Everything in its place - profanity, too

Particularly in schools with foreign exchange pupils, the use of a single suitable language is encouraged.

A teacher will try to get everyone communicating in the same way to encourage learning. Then someone swears.

The science is definite.

Profanity has a use, and a place in society.

Outbursts of words that would turn many in their graves can increase one's pain threshold, release stress, and work as an outlet for aggression.

It is estimated that 0.5% of words used in typical speech are swear words.

Not much, but when considering how many words we speak per day, it adds up.

Consider speaking an average of 15,000 words per day.

That's actually around a 25-page essay, but it's only around two hours' straight talking.

That amounts to 75 uses of profanity each day - a figure that would make Captain Haddock proud.

The positive effects are almost definitely related to the taboo against the words in history, and throughout a large part of society.

It can be experienced as a pleasant relief from painful stress when we express instantaneous, outrageous anger.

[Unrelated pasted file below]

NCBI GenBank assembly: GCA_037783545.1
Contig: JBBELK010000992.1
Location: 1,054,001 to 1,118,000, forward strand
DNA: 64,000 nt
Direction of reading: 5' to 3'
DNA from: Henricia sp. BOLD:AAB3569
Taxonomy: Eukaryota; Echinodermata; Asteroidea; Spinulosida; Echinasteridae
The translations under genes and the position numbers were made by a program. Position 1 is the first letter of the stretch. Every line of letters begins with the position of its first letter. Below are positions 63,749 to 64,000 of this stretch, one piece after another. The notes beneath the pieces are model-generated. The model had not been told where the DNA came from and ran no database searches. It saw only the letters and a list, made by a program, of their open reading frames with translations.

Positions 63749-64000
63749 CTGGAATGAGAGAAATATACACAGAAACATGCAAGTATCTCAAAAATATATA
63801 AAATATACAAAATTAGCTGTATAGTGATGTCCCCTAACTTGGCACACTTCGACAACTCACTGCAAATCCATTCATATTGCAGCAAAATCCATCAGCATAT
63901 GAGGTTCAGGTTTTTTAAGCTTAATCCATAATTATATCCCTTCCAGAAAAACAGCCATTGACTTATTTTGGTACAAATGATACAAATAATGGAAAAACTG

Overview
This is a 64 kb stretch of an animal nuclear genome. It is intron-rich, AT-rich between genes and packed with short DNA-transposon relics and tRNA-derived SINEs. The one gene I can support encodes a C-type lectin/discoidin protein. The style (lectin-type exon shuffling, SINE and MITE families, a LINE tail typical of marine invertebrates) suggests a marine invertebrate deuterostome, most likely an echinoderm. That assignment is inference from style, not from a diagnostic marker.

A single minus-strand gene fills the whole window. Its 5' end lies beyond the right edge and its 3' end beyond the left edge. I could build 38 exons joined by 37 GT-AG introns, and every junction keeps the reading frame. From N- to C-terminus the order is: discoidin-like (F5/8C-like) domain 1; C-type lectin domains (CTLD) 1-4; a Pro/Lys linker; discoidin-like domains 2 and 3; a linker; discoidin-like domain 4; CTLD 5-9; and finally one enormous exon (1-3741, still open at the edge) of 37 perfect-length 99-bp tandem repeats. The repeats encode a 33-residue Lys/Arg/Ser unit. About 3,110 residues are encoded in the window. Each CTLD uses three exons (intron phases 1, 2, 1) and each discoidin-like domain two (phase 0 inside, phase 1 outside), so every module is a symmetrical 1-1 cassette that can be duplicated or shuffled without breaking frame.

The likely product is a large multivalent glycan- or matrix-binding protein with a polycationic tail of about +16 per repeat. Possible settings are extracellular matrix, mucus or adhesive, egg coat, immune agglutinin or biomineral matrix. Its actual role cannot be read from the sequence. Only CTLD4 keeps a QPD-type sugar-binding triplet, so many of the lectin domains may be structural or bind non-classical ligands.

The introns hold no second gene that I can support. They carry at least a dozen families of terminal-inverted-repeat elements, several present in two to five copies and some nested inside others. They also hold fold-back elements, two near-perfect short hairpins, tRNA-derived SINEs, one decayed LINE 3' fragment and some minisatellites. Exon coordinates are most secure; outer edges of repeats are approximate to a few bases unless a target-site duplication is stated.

Usage of this language in this way would perhaps be of benefit to a stressful classroom environment but, alas, it is banned.

Why?

The purpose of school is widely considered to be an attempt to prepare a pupil for the rest of their life, a part of which will no doubt be as a member of a workforce.

In order to get a job, particularly one with responsibility, an applicant must be well received by the potential employer.

To use words that are generally considered taboo would have a negative effect on this.

The usage of profanity around others of school age can also encourage them to do so.

People who may not understand the usage of profanity may swear because they think it is cool and this can create bad habits and ruin its potential effect, as the positive effects of profanity wear off with its overuse.

Both profanity's positive applications and its removal from the classroom are related to the taboo that has been historically placed upon it.

This has religious origins, and indeed, the word profanity has its roots in the Latin for ''outside of the temple''.

The attempt to remove profanity from the classroom is almost a losing battle, as it increases, but in my opinion, it is a noble one.

 


• By Matthew Chilcott, Year 13, Bayfield High School

A word from Captain Spaulding

This Captain Haddock you write of: is he a cursing sea dog on Portsmouth Drive? Excellent piece, ideal for spoken delivery. You're right. Originally, profane meant not sacred.